There are many causes of heart valve disease which range from infections to conditions that cause it to occur later in life.
Congenital Heart Disease: this means an abnormality formed in the womb and a person is born with a defect. There are several types of congenital heart defects, but related to valve, the leaflets may be improperly formed, not large enough or too big, or there may be an irregularity in the way a leaflet is attached.
Bicuspid Aortic Valve Disease: This is a condition in which a person is born with two leaflets, instead of the normal three. The two leaflets function well for a time but have a high propensity to become very stiff later in life.
Infections: Such as endocarditis or rheumatic fever.
Rheumatic fever: This can cause the valve leaflets to swell and stick together.
Endocarditis: This is a serious infection caused by germs that enter the blood stream and attack the heart valves causing leakage, stenosis, growths on the valve or holes in the leaflet.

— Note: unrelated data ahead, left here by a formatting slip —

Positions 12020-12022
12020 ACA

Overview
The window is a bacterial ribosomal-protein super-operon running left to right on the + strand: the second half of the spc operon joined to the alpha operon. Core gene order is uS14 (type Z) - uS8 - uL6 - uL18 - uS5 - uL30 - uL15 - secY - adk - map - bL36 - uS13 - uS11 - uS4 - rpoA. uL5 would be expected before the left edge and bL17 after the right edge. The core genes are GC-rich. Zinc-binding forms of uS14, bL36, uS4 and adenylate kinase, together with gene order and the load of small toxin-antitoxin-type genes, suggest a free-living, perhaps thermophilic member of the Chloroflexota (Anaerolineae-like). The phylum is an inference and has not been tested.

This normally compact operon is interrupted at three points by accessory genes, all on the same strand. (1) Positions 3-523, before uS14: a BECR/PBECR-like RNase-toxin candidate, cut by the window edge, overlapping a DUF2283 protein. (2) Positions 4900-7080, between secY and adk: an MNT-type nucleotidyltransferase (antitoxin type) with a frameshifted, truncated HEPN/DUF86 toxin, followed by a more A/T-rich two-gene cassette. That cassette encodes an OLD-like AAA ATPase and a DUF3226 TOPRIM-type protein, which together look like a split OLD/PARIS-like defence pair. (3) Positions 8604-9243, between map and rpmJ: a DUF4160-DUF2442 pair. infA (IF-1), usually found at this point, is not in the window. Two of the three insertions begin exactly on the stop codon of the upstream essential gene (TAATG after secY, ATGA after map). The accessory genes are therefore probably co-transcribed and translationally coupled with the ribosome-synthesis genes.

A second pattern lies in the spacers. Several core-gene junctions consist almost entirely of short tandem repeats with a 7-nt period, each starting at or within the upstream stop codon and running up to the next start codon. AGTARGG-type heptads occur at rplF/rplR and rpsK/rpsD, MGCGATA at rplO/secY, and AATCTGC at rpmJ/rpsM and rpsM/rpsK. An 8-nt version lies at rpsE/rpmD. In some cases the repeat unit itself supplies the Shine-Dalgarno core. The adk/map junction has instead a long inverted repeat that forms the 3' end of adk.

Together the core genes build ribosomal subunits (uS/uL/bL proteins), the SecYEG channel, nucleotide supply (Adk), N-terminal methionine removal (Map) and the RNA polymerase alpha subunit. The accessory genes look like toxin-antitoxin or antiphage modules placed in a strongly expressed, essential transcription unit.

Coronary Artery Disease: This is the condition where plaque and lipid deposits form on the inside walls of the heart arteries causing blockage to blood flow.
Cardiomyopathy: This is a general term meaning the heart is not pumping blood normally.
Aortic Aneurysms: When a blood vessel wall becomes weak, it tends to bulge or balloon outward. This is called an aneurysm. When it occurs in the aorta it can become a life threatening condition.
Connective Tissue Diseases: These are a myriad of conditions that cause the fibrous connective tissue in the body to become weak or fragile. Since the heart valves are made of this tissue, heart valves can be damaged in this condition.